11. Bosco Peters says:

    Don’t toss out your GOE or residential seminaries too quickly.

    Where can I see examples of the GOE? – links please.

    The Anglican Church in Aotearoa, New Zealand and Polynesia is intent on keeping no statistics, but estimates are that about 7% of those being ordained have been to residential formation. Ie. 93% of those being ordained have no residential formation. We have no threshold for ordination. At some ordinations there are 23 or so ordained to the priesthood – some wonder about the value of the laity! The amateurisation, hobyisation of Christianity, liturgy, church is constantly evident.

    Here are some of the results:

  12. MadPriest says:

    First, it requires potential priests to write lots of material quickly. That’s an essential skill for a priest.

    I disagree. It’s a useful skill but I think we are straying a long way from any orthodox understandings of priesthood if we claim it is essential to the office. That someone might be rejected because they are crap at exams seems very “worldly” to me.

  13. David Knight says:

    Mixed reviews from me. The experience is challenging, although I wouldn’t call it “hazing”. But challenging is ok and good practice. It was much more pressure packed for those whose dioceses put greater weight on the results, but those are becoming few and far between.
    I like the “idea” of some kind of standard way of checking academic formation. This is even more important as seminaries close and more non-traditional methods of Theological Education are rolled out.
    I really appreciate Mike’s description of the approach from his diocese. The danger in that method is for the examining chaplains to become what many COM’s are, rubber stampers who are too nice to ask the hard questions.

  14. Thanks Scott for a thoughtful article. I think my problems with the GOE’s are addressed by you and the comments already here.

    I just addressed one problem I have with the GOE’s in a recent sermon called “The Pink Candle” (linked to my name), slightly edited below, that you mentioned:

    There used to be a section of the exam referred to as the “Coffee Hour Questions”: they were random questions, potentially on anything, that a parishioner might come up and ask you. Most of these questions, however, were not seeking a pastoral response, but a factual response: who is so and so, and what does such and such mean. Oh yeah, no notes or sources were allowed on this section. You were supposed to be ready for what people might ask you “after church”: in an unknown parish, potentially anywhere in the Episcopal Church, and at any time of the year.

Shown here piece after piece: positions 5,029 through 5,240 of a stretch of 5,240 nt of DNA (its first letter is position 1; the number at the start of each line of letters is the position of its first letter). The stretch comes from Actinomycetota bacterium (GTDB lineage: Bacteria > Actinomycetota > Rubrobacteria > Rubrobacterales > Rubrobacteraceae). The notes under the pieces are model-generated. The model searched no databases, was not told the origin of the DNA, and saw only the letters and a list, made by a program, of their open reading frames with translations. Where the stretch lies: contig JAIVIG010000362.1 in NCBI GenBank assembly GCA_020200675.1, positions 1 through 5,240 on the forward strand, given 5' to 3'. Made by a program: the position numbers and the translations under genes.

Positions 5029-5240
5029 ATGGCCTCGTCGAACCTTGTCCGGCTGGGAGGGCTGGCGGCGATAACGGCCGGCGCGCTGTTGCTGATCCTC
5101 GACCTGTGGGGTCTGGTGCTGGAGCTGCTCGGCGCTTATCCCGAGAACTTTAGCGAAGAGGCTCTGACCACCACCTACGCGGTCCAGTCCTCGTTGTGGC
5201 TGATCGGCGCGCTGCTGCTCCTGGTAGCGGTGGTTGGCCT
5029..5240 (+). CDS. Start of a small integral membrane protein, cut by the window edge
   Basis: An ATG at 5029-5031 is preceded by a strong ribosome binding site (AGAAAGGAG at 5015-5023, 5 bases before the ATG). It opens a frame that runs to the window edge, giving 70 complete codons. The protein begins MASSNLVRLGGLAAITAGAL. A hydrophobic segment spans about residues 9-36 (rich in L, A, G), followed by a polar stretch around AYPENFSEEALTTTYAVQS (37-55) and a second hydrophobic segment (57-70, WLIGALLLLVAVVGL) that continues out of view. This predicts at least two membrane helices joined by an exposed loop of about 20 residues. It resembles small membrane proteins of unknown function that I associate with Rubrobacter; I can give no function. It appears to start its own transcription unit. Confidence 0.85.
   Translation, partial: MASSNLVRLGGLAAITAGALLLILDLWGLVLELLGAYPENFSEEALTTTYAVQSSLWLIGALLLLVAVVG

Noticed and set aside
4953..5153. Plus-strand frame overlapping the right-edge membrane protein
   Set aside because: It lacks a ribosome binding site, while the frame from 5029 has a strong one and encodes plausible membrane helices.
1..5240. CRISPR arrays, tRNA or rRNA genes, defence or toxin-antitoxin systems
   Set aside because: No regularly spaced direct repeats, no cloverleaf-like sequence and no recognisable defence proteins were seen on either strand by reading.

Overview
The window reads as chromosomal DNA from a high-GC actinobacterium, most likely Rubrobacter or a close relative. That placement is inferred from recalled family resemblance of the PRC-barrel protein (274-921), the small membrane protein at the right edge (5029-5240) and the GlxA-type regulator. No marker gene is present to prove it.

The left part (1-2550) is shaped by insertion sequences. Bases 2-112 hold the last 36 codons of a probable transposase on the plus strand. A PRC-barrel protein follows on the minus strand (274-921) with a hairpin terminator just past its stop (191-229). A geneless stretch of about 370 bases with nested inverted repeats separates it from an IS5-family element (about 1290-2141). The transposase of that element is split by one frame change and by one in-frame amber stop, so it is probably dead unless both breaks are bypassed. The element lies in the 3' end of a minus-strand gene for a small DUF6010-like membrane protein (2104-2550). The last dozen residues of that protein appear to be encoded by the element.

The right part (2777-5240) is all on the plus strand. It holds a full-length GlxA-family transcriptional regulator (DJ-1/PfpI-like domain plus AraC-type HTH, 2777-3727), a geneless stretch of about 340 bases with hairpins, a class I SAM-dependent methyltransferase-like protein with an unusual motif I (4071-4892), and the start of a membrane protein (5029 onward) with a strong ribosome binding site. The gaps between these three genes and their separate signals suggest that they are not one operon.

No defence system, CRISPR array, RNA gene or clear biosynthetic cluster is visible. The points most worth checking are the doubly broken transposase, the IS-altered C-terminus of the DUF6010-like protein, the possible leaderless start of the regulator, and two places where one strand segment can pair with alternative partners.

Now, in real life, when someone asks me a Church question I don’t know, I respond “I’m not really sure, but I know how to find out. Why don’t we meet in the office sometime this week and we can talk about it?” Or, since we’re wireless here at All Saints’, I can respond: “give me a moment to Google it…” That’s a reasonable response: after all, very few people really expect a priest to be a walking church encyclopedia (which is a really, really good thing…)

    Answers like these, however, do not earn any credit on the GOE’s. So, on this exam, you’d have to fake your way though answers you didn’t completely know, hoping you’d get enough stuff right (and sound confident enough) to get some credit.

    It’s my experience that clergy, even when they’re not sure, sometimes still give GOE answers to people, perhaps thinking something like: “I’m not sure, I think it might be this, but I’m going to tell you in a way that makes it sound like I really know, since you must be thinking that I should know…”

  15. Melody says:

    I will chime in to say I am another priest who thinks that the GOE has some very good things to offer and could, in fact, be better utilized. I would agree with Scott on his points about writing things in short amounts of time, synthesizing information relatively quickly, and learning to handle stress.